GPU texture size – When GPU Resize textures is enabled this value specifies the resolution to which the textures will be resized. This also controls the resolution for baking unsupported procedural textures to bitmaps so they can be loaded into memory.

GPU Resize Textures – Determines how textures' resolution/size will be handled to help optimize memory usage. This parameter is only effective when Type is set to Open CL or CUDA. The possible values are:

Resize all textures – Adjusts the size of high-resolution textures to a smaller resolution in order to optimize render performance. 
Full size textures – Textures are loaded at their original size.

GPU Texture Format – The amount of bits per channel used to store the material texture information into memory. You can choose between 8 bit, 16 bit and 32 bit.

Samples per pixel (CPU)  / Samples per pixel (GPU) – The number of rays that are traced for each pixel during one image pass. The greater the value, the smoother the picture from the very beginning of the rendering with GI, but interactivity may be significantly diminished. Increasing this value also reduces amount of data transferred from the render servers back to client machine.

Low GPU thread priority – When enabled, V-Ray will try to lessen their use of GPUs working on displaying graphics to the monitor(s) in order to give them more resources to complete other processes and tasks for the OS. This is done by using a lower value for Ray bundle size for those GPUs with attached displays (Samples per pixel is still the same for all GPUs). This can affect overall performance, and the render speed might be reduced. It is recommended to utilize a separate GPU for the display, if possible.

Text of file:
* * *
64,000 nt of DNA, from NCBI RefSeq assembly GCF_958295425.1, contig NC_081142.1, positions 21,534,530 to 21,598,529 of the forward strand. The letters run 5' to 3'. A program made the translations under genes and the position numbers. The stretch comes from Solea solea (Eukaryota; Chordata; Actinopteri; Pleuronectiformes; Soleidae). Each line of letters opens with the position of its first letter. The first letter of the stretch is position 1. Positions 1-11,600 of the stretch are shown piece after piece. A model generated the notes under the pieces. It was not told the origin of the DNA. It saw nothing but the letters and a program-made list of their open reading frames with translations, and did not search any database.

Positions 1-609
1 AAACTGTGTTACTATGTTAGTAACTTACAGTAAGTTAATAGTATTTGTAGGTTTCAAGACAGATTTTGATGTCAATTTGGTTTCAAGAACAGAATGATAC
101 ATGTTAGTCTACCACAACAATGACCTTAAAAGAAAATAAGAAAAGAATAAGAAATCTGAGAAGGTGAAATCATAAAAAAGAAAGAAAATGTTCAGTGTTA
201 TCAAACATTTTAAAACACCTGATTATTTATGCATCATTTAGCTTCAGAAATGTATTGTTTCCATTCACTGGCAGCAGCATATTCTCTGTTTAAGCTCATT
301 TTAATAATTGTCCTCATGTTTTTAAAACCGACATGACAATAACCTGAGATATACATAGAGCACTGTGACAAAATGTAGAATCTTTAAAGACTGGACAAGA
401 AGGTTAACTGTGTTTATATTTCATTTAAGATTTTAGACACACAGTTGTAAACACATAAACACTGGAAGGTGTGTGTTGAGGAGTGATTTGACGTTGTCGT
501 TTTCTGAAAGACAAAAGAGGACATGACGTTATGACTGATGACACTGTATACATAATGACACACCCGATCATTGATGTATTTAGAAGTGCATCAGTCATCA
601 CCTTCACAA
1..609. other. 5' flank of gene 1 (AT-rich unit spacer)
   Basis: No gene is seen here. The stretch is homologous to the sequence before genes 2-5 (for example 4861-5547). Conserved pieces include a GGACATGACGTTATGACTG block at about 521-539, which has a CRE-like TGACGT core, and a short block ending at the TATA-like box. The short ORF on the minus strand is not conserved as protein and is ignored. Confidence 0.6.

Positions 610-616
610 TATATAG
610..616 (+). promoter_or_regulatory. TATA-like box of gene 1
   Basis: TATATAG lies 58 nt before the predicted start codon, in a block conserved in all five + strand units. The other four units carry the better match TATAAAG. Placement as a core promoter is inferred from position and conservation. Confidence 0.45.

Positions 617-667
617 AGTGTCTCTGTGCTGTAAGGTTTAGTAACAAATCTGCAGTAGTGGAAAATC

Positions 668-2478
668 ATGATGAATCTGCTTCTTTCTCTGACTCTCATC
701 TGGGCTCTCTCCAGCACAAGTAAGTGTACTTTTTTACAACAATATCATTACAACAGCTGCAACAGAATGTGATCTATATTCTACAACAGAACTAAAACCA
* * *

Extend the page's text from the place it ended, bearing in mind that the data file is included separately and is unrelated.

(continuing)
Coherent tracing – Improves the rendering speed at the cost of a visually unpleasant intermediate result. 

Progressive samples per pixel – When enabled, V-Ray starts rendering the image with a lower Rays Per Pixel value and then progressively increases it. This allows us to speed up the initial preview of the image.

Undersampling – When enabled, V-Ray starts rendering the image at a lower resolution in order to speed up the initial preview. Later the image is rendered at its final resolution.


Parameter details and information on how V-Ray handles Antialiasing can be found on the Image Sampler | Antialiasing page.


Parameter details and information on how V-Ray handles Caustics can be found on the Caustics page.